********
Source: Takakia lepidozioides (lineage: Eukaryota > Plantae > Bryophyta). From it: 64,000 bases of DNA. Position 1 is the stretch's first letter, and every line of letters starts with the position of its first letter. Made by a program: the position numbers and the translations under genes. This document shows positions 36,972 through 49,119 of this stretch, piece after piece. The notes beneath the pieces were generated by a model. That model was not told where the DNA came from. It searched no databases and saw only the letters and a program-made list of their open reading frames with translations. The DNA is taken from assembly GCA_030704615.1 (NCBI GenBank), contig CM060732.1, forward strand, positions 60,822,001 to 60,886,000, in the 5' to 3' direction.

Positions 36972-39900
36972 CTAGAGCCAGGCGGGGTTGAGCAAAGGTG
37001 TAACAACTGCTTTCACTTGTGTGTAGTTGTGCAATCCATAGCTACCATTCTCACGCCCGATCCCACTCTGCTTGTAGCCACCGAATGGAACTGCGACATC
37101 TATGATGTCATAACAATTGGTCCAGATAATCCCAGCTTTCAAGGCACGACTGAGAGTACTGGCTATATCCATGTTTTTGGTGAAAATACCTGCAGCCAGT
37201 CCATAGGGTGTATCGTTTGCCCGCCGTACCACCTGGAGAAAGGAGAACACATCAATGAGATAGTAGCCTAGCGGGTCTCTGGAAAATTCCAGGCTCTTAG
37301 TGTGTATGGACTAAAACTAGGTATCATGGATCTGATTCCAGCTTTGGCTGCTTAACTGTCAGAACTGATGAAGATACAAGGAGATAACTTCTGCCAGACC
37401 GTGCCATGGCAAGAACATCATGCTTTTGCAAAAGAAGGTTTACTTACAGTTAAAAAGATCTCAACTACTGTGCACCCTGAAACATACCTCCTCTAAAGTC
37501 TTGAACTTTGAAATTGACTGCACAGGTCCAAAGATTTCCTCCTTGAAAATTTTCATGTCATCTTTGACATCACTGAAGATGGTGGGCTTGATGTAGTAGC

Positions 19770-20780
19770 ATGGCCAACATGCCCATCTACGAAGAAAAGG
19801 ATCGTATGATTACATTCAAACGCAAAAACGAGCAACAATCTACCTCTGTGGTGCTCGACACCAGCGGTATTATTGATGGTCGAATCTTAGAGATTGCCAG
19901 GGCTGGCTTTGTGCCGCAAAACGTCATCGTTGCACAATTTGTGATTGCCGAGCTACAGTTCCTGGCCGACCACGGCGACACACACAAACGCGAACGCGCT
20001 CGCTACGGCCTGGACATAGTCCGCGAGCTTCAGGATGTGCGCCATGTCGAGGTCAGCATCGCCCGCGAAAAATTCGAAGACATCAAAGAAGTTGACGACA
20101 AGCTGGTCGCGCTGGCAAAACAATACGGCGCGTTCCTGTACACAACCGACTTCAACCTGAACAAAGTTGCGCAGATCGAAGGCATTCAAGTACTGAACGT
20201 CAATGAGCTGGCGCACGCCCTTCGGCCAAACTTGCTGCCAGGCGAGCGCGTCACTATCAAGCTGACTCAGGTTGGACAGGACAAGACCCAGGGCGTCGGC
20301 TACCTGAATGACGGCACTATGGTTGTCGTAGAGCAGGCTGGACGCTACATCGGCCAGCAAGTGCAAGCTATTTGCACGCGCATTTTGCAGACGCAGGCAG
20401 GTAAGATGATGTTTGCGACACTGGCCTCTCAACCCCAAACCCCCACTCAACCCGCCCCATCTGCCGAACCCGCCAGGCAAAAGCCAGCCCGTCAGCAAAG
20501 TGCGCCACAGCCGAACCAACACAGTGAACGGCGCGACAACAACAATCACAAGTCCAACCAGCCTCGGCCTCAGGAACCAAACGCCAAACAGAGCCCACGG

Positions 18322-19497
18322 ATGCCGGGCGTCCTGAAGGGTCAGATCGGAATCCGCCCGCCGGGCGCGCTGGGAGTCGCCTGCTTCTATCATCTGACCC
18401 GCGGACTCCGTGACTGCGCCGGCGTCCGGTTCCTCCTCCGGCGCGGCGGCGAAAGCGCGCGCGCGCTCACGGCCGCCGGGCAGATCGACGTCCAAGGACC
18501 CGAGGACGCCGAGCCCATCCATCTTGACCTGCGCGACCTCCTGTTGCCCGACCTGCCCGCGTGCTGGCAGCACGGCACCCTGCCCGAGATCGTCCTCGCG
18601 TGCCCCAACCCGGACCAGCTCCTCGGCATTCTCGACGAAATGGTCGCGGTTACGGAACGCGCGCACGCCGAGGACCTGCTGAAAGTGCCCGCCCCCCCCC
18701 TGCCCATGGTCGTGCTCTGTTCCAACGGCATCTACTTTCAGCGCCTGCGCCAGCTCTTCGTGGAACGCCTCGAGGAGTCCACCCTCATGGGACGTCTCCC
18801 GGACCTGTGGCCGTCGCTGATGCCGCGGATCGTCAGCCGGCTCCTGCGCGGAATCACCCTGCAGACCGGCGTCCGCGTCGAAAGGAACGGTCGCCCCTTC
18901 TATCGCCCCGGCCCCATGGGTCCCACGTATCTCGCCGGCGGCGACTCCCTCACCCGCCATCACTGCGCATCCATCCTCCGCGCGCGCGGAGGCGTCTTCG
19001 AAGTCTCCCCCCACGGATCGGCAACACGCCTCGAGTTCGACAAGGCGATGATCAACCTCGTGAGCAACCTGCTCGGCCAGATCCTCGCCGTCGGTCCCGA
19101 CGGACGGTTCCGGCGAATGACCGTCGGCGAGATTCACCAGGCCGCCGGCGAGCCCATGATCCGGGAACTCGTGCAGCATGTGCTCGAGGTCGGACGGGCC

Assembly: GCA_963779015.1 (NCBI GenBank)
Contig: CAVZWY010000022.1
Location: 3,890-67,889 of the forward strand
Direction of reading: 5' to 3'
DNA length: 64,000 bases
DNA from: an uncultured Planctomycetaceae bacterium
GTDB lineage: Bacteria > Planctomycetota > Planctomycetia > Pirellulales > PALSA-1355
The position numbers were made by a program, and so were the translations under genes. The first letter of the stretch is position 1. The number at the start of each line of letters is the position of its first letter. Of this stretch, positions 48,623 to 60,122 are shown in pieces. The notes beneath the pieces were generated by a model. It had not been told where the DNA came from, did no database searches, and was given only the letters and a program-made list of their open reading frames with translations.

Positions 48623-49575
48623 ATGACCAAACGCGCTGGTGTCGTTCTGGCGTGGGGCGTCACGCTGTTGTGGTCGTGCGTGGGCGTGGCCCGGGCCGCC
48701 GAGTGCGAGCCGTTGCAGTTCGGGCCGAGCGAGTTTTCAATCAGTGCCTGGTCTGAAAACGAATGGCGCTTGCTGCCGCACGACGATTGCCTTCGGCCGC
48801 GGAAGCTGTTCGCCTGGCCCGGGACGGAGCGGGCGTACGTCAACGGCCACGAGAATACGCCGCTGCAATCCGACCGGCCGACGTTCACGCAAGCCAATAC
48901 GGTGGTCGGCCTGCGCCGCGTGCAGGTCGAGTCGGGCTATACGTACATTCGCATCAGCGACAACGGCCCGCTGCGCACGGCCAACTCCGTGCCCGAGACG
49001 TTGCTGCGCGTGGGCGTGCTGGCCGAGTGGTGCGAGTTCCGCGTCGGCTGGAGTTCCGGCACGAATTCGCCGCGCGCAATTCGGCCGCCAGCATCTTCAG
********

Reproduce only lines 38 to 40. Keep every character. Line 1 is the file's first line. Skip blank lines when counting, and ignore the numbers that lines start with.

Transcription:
Positions 48623-49575
48623 ATGACCAAACGCGCTGGTGTCGTTCTGGCGTGGGGCGTCACGCTGTTGTGGTCGTGCGTGGGCGTGGCCCGGGCCGCC
48701 GAGTGCGAGCCGTTGCAGTTCGGGCCGAGCGAGTTTTCAATCAGTGCCTGGTCTGAAAACGAATGGCGCTTGCTGCCGCACGACGATTGCCTTCGGCCGC